For hard integer labels {0,1}, the cross entropy simplifies to the log loss. In this case, it is easy to show that minimizing the cross entropy is equivalent to maximizing the log likelihood, see e.g. https://stats.stackexchange.com/a/364237/179312

Can we also show this for soft float labels [0,1]? This thread states that the cross entropy function is also appropriate here. But how does the log likelihood function look like in this case?


2 Answers 2


Soft labels define a 'true' target distribution over class labels for each data point. As I described previously, a probabilistic classifier can be fit by minimizing the cross entropy between the target distribution and the predicted distribution. In this context, minimizing the cross entropy is equivalent to minimizing the KL divergence. So, what we're doing is finding a good approximation to the target distribution (as measured by KL divergence). However, as described below, the problem can equivalently be cast as a weighted maximum likelihood problem, where the soft labels determine the weights. I'll show this for binary classification, but the same reasoning also applies to multiclass problems.

Probabilistic binary classification with soft labels

Let $X = \{x_1, \dots, x_n\}$ be a set of data points with binary class labels $\mathbf{y} \in \{0, 1\}^n$. Assume the class labels are conditionally independent, given $X$. The class labels are unknown, but we have soft labels $\mathbf{\ell} \in [0,1]^n$, where $\ell_i$ gives the probability that $y_i=1$. The soft labels define a Bernoulli target distribution over class labels for each data point:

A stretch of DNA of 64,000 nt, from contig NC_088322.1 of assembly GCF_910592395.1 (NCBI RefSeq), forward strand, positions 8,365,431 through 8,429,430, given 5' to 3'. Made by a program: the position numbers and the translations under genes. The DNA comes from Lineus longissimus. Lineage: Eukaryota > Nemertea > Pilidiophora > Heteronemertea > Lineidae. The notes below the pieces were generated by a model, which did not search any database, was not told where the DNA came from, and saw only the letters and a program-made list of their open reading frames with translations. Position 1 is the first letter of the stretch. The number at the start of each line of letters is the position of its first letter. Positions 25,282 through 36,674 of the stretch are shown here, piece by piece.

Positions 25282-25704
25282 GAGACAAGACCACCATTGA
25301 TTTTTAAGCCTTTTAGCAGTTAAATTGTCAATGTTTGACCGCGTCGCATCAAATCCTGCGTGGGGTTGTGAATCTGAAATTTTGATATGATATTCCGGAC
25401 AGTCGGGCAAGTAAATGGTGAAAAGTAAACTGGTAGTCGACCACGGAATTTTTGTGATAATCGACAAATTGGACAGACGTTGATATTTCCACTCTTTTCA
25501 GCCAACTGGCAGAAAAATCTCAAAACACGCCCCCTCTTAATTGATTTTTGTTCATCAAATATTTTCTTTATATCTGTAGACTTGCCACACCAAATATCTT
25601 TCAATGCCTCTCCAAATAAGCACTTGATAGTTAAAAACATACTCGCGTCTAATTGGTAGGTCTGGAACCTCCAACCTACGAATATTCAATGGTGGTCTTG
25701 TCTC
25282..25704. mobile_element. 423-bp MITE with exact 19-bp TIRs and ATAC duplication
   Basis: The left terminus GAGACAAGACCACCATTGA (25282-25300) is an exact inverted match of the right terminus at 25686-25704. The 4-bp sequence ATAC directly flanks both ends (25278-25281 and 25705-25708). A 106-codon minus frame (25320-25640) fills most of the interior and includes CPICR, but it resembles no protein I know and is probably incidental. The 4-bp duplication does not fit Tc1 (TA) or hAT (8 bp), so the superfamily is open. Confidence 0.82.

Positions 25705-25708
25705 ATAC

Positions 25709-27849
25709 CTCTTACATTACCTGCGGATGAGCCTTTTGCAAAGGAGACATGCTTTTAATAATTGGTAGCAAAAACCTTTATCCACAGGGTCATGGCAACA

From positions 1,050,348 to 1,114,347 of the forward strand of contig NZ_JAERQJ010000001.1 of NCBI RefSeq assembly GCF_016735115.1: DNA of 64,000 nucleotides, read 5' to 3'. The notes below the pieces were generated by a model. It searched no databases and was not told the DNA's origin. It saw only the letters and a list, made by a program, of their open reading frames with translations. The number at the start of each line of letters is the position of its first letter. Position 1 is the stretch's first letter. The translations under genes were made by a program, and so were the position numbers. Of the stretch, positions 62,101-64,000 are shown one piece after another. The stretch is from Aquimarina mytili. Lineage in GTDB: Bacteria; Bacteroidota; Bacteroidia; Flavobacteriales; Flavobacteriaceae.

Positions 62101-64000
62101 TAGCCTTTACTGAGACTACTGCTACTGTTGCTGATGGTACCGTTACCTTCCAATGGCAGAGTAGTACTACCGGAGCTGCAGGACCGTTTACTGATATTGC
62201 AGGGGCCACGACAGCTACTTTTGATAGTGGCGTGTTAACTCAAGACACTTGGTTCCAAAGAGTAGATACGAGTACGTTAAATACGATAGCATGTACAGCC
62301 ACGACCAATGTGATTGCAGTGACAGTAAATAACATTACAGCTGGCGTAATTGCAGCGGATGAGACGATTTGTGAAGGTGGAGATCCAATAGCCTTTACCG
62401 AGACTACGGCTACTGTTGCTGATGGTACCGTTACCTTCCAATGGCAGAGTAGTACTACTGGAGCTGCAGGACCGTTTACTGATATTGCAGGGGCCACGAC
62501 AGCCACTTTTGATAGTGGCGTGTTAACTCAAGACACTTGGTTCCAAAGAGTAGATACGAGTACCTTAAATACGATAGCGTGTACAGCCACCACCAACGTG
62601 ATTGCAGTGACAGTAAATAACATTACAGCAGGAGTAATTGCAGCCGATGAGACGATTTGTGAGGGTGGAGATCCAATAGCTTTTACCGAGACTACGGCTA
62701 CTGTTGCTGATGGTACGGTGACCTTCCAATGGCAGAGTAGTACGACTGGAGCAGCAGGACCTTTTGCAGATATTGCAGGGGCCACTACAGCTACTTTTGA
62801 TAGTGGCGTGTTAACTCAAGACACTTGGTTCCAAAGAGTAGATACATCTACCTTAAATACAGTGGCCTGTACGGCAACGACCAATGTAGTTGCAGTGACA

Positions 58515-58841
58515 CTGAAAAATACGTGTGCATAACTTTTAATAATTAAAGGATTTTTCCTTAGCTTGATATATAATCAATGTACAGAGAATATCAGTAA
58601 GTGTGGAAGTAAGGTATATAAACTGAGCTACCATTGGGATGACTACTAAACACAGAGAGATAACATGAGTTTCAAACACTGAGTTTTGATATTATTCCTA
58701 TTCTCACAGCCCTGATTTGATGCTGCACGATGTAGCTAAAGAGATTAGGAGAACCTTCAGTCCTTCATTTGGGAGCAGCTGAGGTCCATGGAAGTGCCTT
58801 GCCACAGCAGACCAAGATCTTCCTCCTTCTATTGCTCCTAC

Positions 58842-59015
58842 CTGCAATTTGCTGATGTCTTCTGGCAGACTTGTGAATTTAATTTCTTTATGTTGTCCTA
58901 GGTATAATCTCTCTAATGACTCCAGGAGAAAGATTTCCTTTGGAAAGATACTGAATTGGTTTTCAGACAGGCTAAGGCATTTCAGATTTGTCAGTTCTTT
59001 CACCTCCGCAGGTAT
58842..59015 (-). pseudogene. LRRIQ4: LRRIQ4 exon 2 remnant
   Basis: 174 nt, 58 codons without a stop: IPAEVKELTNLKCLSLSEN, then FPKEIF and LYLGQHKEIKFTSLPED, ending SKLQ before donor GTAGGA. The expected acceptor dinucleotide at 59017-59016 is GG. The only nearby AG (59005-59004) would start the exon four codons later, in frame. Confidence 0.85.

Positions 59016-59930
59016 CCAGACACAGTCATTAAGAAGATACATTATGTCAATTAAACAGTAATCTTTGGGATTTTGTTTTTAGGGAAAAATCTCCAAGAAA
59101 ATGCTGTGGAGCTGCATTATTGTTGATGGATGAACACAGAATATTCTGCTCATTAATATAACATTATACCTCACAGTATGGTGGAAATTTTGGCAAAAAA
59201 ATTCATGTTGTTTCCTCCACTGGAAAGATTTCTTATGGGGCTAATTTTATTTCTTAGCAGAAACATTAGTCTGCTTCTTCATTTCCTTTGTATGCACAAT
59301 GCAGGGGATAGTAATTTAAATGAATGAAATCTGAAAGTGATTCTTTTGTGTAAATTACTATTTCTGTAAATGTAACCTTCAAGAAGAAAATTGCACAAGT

$$p(y \mid \ell_i) = \left\{ \begin{array}{cl} \ell_i & y = 1 \\ 1 - \ell_i & y = 0 \\ \end{array} \right.$$

The goal is to learn a conditional distribution $q(y \mid x, \theta)$ (a.k.a. probabilistic classifier, parameterized by $\theta$), such that the predicted class probabilities approximate those given by the soft labels. We do this by minimizing the cross entropy between the target and predicted distributions over class labels, summed over data points:

$$\min_\theta \ \sum_{i=1}^n H \Big( p(y \mid \ell_i), q(y \mid x_i, \theta) \Big) \tag{1}$$

Writing out the expression for the cross entropy, the problem is:

$$\min_\theta \ -\sum_{i=1}^n \ell_i \log q(y=1 \mid x_i, \theta) - \sum_{i=1}^n (1-\ell_i) \log q(y=0 \mid x_i, \theta) \tag{3}$$

Equivalence to weighted maximum likelihood

Suppose we define a new dataset $(\tilde{X}, \tilde{\mathbf{y}})$ by duplicating each data point. We assign hard class label $1$ to the first duplicate, and $0$ to the second duplicate. Furthermore, we assign a weight to each new data point. The first duplicates are weighted by the soft labels, and the second duplicates are weighted by one minus the soft labels. That is:

$$\begin{array}{ccl} \tilde{X} & = & \{x_1, \dots, x_n, x_1, \dots, x_n\} \\ \tilde{y} & = & [1, \dots, 1, 0, \dots, 0]^T \\ \tilde{w} & = & [\ell_1, \dots, \ell_n, 1-\ell_1, \dots, 1-\ell_n]^T \end{array} \tag{4}$$

Intuitively, you can think of the weights as a continuous analog of 'how many times' we've seen each case. We've constructed the new dataset in a way that translates soft labels into 'replications'. For example, if a point has soft label $0.75$, this is like seeing the same point three times with hard label $1$ and once with hard label $0$ (giving weights .75 and .25, respectively).

As above, we want to learn a conditional distribution $q(y \mid x, \theta)$, but this time using the new dataset with hard labels and weights. We do this by maximizing the weighted likelihood:

$$L_{\tilde{w}}(\theta; \tilde{X}, \tilde{\mathbf{y}}) = \prod_{i=1}^{2 n} q(\tilde{y}_i \mid \tilde{x}_i, \theta)^{\tilde{w}_i} \tag{5}$$

This is equivalent to minimizing the weighted negative log likelihood: